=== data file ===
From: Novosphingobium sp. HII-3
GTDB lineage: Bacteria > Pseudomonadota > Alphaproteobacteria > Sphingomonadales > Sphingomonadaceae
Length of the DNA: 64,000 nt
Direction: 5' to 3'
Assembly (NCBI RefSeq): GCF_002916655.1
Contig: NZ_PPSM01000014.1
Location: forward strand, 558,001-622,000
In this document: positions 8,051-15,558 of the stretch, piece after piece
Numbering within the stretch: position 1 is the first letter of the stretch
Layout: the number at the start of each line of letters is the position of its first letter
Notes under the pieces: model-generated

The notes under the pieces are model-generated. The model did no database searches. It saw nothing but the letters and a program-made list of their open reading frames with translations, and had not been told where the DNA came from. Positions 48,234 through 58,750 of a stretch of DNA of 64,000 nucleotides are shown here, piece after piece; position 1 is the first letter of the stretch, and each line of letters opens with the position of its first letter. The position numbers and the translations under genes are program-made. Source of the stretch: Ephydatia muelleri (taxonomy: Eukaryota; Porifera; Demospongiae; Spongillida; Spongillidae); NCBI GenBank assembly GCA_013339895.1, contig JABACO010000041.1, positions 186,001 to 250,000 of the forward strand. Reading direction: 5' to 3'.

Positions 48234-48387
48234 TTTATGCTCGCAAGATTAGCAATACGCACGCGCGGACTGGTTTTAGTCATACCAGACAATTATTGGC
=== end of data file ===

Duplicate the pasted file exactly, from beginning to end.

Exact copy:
From: Novosphingobium sp. HII-3
GTDB lineage: Bacteria > Pseudomonadota > Alphaproteobacteria > Sphingomonadales > Sphingomonadaceae
Length of the DNA: 64,000 nt
Direction: 5' to 3'
Assembly (NCBI RefSeq): GCF_002916655.1
Contig: NZ_PPSM01000014.1
Location: forward strand, 558,001-622,000
In this document: positions 8,051-15,558 of the stretch, piece after piece
Numbering within the stretch: position 1 is the first letter of the stretch
Layout: the number at the start of each line of letters is the position of its first letter
Notes under the pieces: model-generated

The notes under the pieces are model-generated. The model did no database searches. It saw nothing but the letters and a program-made list of their open reading frames with translations, and had not been told where the DNA came from. Positions 48,234 through 58,750 of a stretch of DNA of 64,000 nucleotides are shown here, piece after piece; position 1 is the first letter of the stretch, and each line of letters opens with the position of its first letter. The position numbers and the translations under genes are program-made. Source of the stretch: Ephydatia muelleri (taxonomy: Eukaryota; Porifera; Demospongiae; Spongillida; Spongillidae); NCBI GenBank assembly GCA_013339895.1, contig JABACO010000041.1, positions 186,001 to 250,000 of the forward strand. Reading direction: 5' to 3'.

Positions 48234-48387
48234 TTTATGCTCGCAAGATTAGCAATACGCACGCGCGGACTGGTTTTAGTCATACCAGACAATTATTGGC